The Drawings of Roger Hilton
Abstract painter Roger Hilton (1911-75) is generally considered the best British post-war abstract expressionist. This book – the outcome of over four decades of research – focuses on his drawings and stakes a claim for Roger Hilton being the most inventive draughtsman whom Britain has produced since 1945.
Looking at typical Hilton drawing and its qualities, the book includes chapters devoted to his childhood drawings and art college works. The author discusses Hilton’s Slade days, the 1930s years in Paris and London and then covers the important resumption of drawing activity after his return from the war. The way in which he resumed figurative drawing in the late 1950s in the light of his abstract painting is explored, as is the promotion of artists’ drawings by his dealer.
This book presents for the first time the serial development of Hilton’s images and their imaginative transformation, and notes what Hilton drew on from Matisse, Picasso and, briefly, Klee. It demonstrates his play between the abstract qualities of drawn mark and their figurative implications, and his personal existential investment in his drawing practice. His expression of sexual desire and his spontaneity of drawing practice are put into cultural context. The reputation of Hilton as a draughtsman can only grow as his work is revealed.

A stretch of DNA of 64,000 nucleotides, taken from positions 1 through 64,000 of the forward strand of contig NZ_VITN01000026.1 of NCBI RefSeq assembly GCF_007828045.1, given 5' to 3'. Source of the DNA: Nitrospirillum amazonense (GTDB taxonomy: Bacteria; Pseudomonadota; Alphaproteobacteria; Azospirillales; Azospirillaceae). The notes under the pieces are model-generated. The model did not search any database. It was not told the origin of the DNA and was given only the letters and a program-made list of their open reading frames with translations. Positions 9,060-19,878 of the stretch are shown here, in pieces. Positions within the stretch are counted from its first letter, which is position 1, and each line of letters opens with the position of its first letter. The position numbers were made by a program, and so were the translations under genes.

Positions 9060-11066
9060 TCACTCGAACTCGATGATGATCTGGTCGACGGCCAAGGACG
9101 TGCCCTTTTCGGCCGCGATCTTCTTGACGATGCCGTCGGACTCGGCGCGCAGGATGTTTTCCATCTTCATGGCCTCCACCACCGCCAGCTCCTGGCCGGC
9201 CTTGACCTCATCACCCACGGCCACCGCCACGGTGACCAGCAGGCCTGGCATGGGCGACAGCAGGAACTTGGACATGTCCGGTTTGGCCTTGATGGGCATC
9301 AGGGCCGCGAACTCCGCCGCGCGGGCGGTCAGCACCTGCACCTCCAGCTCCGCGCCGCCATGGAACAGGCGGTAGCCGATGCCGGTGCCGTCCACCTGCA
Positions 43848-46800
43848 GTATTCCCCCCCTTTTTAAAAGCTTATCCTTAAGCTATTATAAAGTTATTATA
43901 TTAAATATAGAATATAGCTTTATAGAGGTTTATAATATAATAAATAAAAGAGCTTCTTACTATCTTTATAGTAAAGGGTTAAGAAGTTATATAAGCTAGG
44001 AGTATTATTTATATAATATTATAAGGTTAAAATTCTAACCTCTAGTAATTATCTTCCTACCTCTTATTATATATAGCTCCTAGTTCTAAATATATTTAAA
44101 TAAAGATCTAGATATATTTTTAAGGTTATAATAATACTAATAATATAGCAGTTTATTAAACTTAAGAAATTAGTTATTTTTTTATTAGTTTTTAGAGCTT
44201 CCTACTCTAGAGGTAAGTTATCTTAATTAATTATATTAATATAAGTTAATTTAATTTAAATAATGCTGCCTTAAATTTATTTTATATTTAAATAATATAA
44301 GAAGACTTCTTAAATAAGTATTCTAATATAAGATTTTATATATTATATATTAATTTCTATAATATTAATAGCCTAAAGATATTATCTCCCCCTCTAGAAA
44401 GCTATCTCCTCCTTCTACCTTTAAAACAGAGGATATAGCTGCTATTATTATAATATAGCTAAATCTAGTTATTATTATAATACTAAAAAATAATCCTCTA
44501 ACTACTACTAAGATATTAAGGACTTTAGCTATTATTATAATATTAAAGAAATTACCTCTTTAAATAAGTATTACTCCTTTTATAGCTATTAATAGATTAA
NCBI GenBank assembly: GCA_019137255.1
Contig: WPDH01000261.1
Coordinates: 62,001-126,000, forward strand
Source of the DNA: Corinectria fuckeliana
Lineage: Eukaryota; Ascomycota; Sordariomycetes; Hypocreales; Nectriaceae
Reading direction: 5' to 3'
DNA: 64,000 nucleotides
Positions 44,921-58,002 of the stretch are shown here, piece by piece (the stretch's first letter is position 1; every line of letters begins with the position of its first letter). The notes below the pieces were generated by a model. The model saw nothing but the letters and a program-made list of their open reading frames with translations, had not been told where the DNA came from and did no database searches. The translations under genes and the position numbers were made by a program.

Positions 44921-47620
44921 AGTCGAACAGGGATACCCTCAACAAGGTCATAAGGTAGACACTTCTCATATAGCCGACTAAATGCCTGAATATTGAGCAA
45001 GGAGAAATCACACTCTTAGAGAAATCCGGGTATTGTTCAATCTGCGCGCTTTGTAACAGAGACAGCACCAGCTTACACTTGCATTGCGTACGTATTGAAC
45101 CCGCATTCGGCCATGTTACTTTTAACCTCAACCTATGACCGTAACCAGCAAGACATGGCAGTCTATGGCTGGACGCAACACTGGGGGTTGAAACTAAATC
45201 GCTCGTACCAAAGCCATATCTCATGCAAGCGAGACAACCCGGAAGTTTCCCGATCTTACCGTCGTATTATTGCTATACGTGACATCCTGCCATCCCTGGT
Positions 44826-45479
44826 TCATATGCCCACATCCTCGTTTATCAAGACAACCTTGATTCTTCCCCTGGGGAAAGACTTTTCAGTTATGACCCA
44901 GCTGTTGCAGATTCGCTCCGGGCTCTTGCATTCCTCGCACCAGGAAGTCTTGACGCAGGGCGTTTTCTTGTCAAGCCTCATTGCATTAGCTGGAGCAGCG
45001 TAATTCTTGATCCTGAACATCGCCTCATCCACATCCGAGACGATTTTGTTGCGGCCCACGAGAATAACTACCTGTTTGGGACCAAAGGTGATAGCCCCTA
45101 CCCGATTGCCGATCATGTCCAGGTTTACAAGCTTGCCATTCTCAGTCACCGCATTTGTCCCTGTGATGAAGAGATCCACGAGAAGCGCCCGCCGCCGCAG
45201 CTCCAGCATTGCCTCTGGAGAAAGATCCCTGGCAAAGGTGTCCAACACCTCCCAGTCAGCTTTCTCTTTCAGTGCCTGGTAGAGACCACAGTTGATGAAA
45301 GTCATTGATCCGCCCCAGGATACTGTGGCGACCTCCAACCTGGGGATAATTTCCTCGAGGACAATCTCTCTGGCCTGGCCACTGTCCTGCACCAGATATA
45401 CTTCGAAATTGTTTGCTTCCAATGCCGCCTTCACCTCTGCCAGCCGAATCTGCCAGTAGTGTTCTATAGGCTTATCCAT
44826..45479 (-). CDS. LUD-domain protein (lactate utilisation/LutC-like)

Adrian Lewis, born in Swansea in 1951, is a writer on art and practising painter who lives in Ruffec, France. He taught for many years at De Montfort University, Leicester, where he organized an exhibition Roger Hilton: The Early Years in 1984. He completed doctoral research on Roger Hilton and the Culture of Painting under Dr Andrew Causey at Manchester and recently donated his research material to the Tate Archive (TGA 20139). He has also written on mid-nineteenth century French art and modern British and American art.